The University of Maine hockey team has a long history of excellence. From 1984 to 2001 Shawn Walsh built a team that won two national championships (’93 and ’99), five Hockey East championships (’89, ’92, ’93, ’00, ’04), and three regular season Hockey East championships (’88, ’93, ’95). These are just the winning years. The Black Bears have been to the national dance multiple times since Walsh took over the team in ’84, going every year between 1987 and 1993, once in 1995, then every year between 1999 and 2007. Since 1987 Maine has only seen two periods (1994 and 1996-1998) in which they did not go to the tournament at all.

In September 2001 Shawn Walsh died from kidney cancer, leaving the team to current coach Tim Whitehead. As shown by the statistics above he was able to get the team to the national tournament for the next 6 years. This was due in part to excellent recruitment on the part of Walsh and the freshman players brought on in 2000-2001 who stayed on through the 2005/2006 school years. In present day Maine fans, used to the feast of championships and higher level games and achievements, are antsy because their team has not made it to the NCAA tourney since 2007 and they have not won a Hockey East championship since 2004. At the end of the 2010-2011 season many called for a change in leadership.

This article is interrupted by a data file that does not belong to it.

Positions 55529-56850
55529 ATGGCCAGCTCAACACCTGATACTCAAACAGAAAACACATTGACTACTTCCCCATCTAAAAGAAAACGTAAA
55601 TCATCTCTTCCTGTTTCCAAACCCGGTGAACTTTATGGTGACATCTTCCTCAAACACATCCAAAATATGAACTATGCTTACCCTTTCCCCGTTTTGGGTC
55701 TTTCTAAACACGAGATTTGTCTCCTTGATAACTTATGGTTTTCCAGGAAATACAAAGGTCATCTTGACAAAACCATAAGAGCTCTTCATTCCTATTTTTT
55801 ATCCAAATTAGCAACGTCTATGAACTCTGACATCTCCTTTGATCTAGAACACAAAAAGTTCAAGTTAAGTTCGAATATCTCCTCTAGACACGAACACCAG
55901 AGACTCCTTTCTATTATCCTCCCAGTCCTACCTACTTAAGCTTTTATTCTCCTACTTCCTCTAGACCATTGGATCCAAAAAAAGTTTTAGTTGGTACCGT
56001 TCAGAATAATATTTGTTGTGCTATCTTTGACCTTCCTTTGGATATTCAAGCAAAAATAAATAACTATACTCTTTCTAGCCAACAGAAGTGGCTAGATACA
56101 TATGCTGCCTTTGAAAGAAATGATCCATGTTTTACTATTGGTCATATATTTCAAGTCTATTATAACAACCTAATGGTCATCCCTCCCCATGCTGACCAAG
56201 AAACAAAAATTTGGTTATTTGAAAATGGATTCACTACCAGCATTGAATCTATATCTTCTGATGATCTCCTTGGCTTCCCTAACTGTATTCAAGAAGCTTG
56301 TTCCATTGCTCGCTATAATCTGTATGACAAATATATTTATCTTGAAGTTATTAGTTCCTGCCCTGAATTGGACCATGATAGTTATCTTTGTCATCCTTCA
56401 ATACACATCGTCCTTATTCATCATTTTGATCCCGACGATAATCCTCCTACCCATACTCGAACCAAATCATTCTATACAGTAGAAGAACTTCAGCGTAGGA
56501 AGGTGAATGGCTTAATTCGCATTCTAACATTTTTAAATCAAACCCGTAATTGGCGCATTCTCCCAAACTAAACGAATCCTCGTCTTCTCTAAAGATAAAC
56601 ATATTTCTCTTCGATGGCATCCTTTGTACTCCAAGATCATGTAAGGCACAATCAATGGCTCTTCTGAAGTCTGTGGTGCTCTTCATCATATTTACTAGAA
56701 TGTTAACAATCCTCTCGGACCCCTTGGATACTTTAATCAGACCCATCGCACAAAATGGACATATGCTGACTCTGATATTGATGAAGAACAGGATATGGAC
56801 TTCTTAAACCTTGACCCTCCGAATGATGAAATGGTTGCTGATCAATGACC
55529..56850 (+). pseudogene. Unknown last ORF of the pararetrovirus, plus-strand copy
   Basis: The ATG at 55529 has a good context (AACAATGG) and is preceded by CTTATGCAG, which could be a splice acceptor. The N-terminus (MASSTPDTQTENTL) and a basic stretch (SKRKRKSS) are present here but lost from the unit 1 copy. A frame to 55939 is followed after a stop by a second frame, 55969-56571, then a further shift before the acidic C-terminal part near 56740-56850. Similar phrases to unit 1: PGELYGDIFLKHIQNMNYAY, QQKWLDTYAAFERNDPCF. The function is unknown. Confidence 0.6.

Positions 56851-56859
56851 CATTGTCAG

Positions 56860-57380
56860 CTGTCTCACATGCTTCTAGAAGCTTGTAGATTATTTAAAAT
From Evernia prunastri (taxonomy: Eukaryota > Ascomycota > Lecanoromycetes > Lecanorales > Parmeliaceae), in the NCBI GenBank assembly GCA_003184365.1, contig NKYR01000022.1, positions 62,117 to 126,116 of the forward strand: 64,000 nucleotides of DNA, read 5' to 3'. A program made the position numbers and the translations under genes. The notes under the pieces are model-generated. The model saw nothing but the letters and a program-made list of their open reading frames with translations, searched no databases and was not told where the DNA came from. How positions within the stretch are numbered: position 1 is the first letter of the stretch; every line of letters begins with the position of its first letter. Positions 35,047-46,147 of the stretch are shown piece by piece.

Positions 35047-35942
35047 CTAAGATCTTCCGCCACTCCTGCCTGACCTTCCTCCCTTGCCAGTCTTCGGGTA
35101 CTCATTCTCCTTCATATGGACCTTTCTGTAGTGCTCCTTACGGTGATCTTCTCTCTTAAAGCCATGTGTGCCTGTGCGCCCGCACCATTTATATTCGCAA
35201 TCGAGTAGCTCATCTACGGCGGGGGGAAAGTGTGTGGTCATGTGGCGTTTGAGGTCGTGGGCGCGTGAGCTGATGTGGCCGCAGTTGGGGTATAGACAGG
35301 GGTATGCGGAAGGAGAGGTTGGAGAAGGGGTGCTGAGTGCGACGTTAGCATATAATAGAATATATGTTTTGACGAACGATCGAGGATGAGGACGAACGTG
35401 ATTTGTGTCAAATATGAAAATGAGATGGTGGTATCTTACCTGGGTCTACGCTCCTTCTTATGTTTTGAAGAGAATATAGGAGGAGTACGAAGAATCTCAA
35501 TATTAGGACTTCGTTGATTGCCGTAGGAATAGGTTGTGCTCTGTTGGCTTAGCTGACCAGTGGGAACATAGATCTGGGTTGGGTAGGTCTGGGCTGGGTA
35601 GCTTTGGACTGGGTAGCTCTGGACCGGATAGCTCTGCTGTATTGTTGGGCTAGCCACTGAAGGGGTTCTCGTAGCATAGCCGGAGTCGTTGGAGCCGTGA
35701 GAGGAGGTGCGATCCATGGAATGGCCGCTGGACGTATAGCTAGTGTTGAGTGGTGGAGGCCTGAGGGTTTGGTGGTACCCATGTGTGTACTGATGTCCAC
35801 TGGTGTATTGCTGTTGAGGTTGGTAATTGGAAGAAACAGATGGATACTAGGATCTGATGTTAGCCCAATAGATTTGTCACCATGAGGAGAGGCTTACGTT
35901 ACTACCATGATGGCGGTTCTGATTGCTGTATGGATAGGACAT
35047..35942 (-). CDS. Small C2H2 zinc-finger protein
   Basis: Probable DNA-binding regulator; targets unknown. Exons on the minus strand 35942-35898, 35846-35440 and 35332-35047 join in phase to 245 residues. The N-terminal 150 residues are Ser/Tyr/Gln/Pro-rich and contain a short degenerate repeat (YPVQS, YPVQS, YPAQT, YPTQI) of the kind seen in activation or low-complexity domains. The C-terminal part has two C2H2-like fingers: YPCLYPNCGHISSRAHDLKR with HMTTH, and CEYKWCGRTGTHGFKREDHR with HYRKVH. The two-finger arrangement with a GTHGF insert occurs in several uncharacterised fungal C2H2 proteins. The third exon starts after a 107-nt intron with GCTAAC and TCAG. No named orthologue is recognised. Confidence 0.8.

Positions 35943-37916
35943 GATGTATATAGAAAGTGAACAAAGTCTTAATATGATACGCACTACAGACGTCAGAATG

Whitehead was offered a three year extension on his contract and has two more years of that extension to work. While I sympathize with anyone following up a coaching great like Walsh, with 4 years in the trash and 7 years since a conference win at some point someone needs to say that it’s time to say goodbye. Relying on his own recruitment from 2006 on Whitehead has produced nothing like what Maine fans are used to, and the rebuilding excuse can only work for so long. Eventually the excuse must become a coaching issue, an issue resolved easily if people are willing and able to let go.

Without a winning record or some kind of championship run in the next few years I think it is time to say goodbye to Tim Whitehead, and time to say hello to a coach that might return the team to greatness.